September 7, 2019

Spend Some Time

Written by Tripp Prince

Thoughts from daily Bible reading for today – September 7, 2019

I do not want to see you now just in passing, for I hope to spend some time with you, if the Lord permits. 1 Corinthians 16:7

I have young children at home, children who at the end of a long workday are eager to engage me in conversation and play. On a good day, I meet them in this moment and enter into their world with love and intentionality. On a bad day, I carry the concerns of my day – a pastoral meeting, unread emails, heavy traffic – into my time with my family and therefore am physically present, yet emotionally miles and miles away.

St. Paul was incredibly busy caring for and establishing churches all over the ancient Mediterranean world. There was always more work to be done than time to do it, more funds needed, more laborers to join him in the harvest. And yet, he knew that real spiritual and relational transformation required the gift of time. His priority was not efficiency or productivity but relational intimacy and pastoral affection for the people in his charge. In order to see the lasting change he longed for in Corinth, he knew he would need to stick around. 

What relationships in your own life need you to stick around instead of just passing through? Yes, the gift of time is an obvious place to start. Yet as I mention above, it is entirely possible to be present and absent at the same time. Similarly, do you have clarity on how to best prioritize your commitments? So often we give our time and attention to the most urgent and pressing parts of our week. However, as the saying goes, there is a real “tyranny of the urgent,” stealing us away from the foundational and essential commitments that are more easily dismissed and ignored.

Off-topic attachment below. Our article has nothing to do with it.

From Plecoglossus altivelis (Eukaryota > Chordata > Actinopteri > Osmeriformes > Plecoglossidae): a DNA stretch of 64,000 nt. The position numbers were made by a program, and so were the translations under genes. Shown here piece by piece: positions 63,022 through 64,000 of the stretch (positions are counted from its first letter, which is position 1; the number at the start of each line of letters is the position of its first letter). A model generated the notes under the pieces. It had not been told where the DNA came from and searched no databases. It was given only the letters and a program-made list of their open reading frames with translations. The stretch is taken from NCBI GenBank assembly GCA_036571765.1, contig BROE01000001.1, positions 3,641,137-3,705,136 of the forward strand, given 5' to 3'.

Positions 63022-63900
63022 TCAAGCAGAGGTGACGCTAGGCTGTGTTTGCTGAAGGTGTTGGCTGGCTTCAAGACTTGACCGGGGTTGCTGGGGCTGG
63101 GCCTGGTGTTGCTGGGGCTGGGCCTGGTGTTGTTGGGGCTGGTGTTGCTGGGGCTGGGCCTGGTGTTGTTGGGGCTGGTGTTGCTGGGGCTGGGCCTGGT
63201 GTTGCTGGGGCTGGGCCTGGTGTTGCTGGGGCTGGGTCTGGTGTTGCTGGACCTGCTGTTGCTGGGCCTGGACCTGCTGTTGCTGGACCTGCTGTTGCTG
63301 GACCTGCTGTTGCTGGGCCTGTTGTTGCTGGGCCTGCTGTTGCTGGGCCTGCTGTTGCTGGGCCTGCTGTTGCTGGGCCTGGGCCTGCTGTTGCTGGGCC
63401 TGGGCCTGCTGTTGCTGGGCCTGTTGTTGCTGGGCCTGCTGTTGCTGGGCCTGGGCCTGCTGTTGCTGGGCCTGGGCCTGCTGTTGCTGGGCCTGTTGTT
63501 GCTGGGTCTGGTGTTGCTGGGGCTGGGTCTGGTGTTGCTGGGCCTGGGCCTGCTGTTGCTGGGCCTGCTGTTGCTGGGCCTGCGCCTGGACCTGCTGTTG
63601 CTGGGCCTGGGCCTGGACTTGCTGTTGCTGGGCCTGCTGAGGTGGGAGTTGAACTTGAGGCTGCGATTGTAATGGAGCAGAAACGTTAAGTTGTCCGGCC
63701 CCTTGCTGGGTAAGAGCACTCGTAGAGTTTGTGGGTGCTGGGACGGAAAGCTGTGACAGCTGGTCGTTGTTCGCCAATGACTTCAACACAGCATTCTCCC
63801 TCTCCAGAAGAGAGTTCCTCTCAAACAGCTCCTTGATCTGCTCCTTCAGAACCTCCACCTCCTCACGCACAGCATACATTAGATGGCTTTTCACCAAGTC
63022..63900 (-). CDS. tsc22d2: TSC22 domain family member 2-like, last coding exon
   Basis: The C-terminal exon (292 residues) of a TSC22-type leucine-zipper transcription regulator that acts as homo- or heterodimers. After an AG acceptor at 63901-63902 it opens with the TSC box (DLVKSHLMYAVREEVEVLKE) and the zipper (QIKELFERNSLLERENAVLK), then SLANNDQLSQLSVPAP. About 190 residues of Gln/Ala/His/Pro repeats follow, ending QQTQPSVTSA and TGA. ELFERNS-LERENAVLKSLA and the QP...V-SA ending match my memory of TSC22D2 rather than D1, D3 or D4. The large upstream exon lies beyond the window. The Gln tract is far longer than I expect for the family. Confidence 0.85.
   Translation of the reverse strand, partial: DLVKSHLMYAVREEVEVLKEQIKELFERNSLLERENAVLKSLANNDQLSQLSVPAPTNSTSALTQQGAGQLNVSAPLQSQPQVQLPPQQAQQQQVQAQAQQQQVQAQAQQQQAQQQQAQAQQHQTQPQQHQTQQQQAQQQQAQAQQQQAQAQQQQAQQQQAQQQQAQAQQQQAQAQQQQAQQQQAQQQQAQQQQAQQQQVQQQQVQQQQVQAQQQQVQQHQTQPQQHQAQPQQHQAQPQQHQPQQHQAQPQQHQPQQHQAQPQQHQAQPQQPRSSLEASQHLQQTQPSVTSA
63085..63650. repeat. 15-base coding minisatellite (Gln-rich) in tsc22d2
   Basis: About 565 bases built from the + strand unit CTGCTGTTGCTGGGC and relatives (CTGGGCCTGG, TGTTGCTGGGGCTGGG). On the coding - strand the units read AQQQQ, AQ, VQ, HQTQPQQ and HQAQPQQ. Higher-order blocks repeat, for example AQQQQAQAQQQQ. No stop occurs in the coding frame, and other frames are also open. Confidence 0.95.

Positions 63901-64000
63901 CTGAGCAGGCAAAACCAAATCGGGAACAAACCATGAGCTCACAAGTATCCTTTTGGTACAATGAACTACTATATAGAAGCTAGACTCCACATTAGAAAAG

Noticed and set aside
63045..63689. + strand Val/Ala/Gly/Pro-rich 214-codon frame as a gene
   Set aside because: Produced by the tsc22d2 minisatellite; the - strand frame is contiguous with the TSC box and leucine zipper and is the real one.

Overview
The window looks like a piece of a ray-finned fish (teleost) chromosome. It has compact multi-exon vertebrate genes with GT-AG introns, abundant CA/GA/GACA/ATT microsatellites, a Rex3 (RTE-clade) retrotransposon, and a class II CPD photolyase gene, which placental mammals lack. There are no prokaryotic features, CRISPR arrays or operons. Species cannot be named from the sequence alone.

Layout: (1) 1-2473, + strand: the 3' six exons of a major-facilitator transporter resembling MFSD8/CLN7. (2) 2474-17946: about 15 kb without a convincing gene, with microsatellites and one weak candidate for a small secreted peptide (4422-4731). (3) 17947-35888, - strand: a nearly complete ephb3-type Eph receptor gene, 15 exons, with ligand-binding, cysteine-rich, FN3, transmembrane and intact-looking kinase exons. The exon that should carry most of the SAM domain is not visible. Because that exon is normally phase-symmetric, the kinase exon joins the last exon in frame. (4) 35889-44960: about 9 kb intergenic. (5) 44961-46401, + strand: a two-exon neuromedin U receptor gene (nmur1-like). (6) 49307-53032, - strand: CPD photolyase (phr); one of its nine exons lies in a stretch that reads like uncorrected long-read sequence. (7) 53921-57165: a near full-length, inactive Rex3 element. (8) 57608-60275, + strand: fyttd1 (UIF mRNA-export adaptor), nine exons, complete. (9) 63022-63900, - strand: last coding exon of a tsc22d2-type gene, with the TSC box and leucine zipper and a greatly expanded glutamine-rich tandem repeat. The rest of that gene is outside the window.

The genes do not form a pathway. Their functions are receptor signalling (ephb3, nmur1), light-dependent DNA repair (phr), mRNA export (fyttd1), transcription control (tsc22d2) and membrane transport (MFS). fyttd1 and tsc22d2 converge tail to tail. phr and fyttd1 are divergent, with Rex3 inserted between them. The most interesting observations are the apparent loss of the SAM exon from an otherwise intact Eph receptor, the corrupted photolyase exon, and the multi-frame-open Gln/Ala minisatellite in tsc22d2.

We are an incredibly pain-averse society. If it’s hard and difficult in any way, surely it’s a sign that we should stop! And while our affection for comfort is certainly understandable, we should resist its unqualified embrace. So often in life, the hardest things you do are at the same time the most satisfying. We have future financial goals but resist the discipline required to save for months, even years. We long for relational depth and intimacy yet cut the process short and move along at the first sign of conflict. We dream of a promotion or greater influence at work, yet fail to do the hard and slow work of interior renovation that ensures we have the depth of character needed to support such a role. 

Simply put, if we want to reap the fruits of patient, faithful living, we must first be willing to enter into the long, slow process of faithful planting and tending to the soil of our lives.


Father, give us the courage to press into our relationships and communities, resisting the urge to look for a quick fix or instant solution, through Christ our Lord. Amen.


Are there areas of your life currently that need your intentional investment of time and presence, instead of simply passing through?

Related Reading

Matthew 6:34; Philippians 4:8-9; James 4:14

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